Campaigners have accused the Scottish government of ignoring local decisions against wind farms, warning that the “open door” policy is wrecking the landscape.
Newly-obtained data reveals that in the last five years ministers overruled local authority decisions on 19 out of 24 controversial developments.
The research by campaign group Save Our Hills shows that developers on each occasion have gone over their heads to the Scottish Government for permission.
Those 19 overturned decisions means the success rate of appeals for onshore wind farms is almost eight in ten. This compares to the wider planning permission appeal rate of one in three.
The information, obtained by Save Our Hills through Freedom of Information, comes as one major developer conceded wind farm companies see Scotland as a “soft touch” compared to England.
Praising Scotland’s “open door policy”, Frank Elsworth, Vattenfall’s UK development director, said: “England has primarily pushed everything offshore. It has introduced policy which is quite a barrier to development.”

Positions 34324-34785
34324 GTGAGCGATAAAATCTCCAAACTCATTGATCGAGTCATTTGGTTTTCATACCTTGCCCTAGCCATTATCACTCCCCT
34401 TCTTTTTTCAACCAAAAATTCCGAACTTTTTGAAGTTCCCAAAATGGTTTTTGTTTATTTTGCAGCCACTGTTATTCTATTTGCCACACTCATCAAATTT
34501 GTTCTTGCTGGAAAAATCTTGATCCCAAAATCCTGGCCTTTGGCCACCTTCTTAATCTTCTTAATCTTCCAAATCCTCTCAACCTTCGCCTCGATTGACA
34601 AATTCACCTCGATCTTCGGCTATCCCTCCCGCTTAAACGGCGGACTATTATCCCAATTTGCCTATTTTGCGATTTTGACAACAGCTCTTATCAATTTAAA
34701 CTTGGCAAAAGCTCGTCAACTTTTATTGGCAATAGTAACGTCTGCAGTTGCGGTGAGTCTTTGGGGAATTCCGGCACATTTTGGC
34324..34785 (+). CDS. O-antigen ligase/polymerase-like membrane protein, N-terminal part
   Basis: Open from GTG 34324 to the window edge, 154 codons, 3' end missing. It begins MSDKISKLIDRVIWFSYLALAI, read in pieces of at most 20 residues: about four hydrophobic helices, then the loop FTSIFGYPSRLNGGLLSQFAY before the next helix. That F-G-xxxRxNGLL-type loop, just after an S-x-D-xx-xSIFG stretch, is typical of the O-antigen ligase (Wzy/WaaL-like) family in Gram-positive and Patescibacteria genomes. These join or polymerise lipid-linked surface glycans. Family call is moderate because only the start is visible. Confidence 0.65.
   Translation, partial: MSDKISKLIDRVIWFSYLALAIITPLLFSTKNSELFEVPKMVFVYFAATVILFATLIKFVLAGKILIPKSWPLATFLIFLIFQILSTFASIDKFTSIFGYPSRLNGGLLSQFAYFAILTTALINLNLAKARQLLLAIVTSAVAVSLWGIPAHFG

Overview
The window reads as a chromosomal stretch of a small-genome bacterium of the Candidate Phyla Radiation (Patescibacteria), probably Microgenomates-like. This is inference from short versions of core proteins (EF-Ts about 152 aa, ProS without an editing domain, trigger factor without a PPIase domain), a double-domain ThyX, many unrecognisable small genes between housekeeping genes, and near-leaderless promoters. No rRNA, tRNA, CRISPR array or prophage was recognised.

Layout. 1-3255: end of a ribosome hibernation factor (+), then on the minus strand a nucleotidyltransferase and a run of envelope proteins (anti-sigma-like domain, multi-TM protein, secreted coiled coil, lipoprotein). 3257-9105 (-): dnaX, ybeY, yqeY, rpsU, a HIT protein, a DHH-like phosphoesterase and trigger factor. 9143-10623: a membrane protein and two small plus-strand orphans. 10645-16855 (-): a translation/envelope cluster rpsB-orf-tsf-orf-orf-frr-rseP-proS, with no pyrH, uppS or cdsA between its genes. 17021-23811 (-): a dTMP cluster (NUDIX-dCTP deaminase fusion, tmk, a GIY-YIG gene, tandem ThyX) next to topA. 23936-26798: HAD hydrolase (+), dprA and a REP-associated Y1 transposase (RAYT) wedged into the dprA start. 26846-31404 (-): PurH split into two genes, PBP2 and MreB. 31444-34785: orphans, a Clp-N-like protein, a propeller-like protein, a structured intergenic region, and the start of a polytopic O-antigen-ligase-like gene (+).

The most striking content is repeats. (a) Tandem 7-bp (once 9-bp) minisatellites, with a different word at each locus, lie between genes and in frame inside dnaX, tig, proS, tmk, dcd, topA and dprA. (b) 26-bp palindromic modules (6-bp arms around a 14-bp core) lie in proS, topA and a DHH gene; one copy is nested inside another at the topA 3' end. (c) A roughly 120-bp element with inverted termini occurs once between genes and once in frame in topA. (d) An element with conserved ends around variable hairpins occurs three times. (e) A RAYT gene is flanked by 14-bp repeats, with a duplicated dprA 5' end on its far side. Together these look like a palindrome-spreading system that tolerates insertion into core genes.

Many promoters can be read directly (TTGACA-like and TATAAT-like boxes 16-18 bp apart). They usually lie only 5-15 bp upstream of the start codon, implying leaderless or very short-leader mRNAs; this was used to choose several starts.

Iain Milligan, spokesman for Save Our Hills, said: “It’s astounding that the Scottish Government has overturned this many applications for wind farms in the last few years.
“The message it sends to wind farm developers is not to worry when local people say no, community councils say no, and the local authority says no.
“Just pass it up the chain to ministers in Edinburgh and you’ll almost certainly get approval.
“This attitude from the Scottish Government encourages developers from across Europe who now see Scotland as a soft touch.
“That means our landscape is far more likely to be wrecked by huge windfarm developments than anywhere else in the UK and, what is more, largely by foreign-owned developers who care not a jot for Scotland’s landscape.
“Vattenfall, one such developer, has basically admitted that it targets Scotland because it knows it’s easier to get through the planning system here.
“Everyone accepts the need for sustainable, renewable energy for the sake of supply and the environment.
“But Scotland is at saturation point, and we need a government that is more willing to look at other ways of producing energy that doesn’t cause irreparable harm to our unique and world-famous landscape.”
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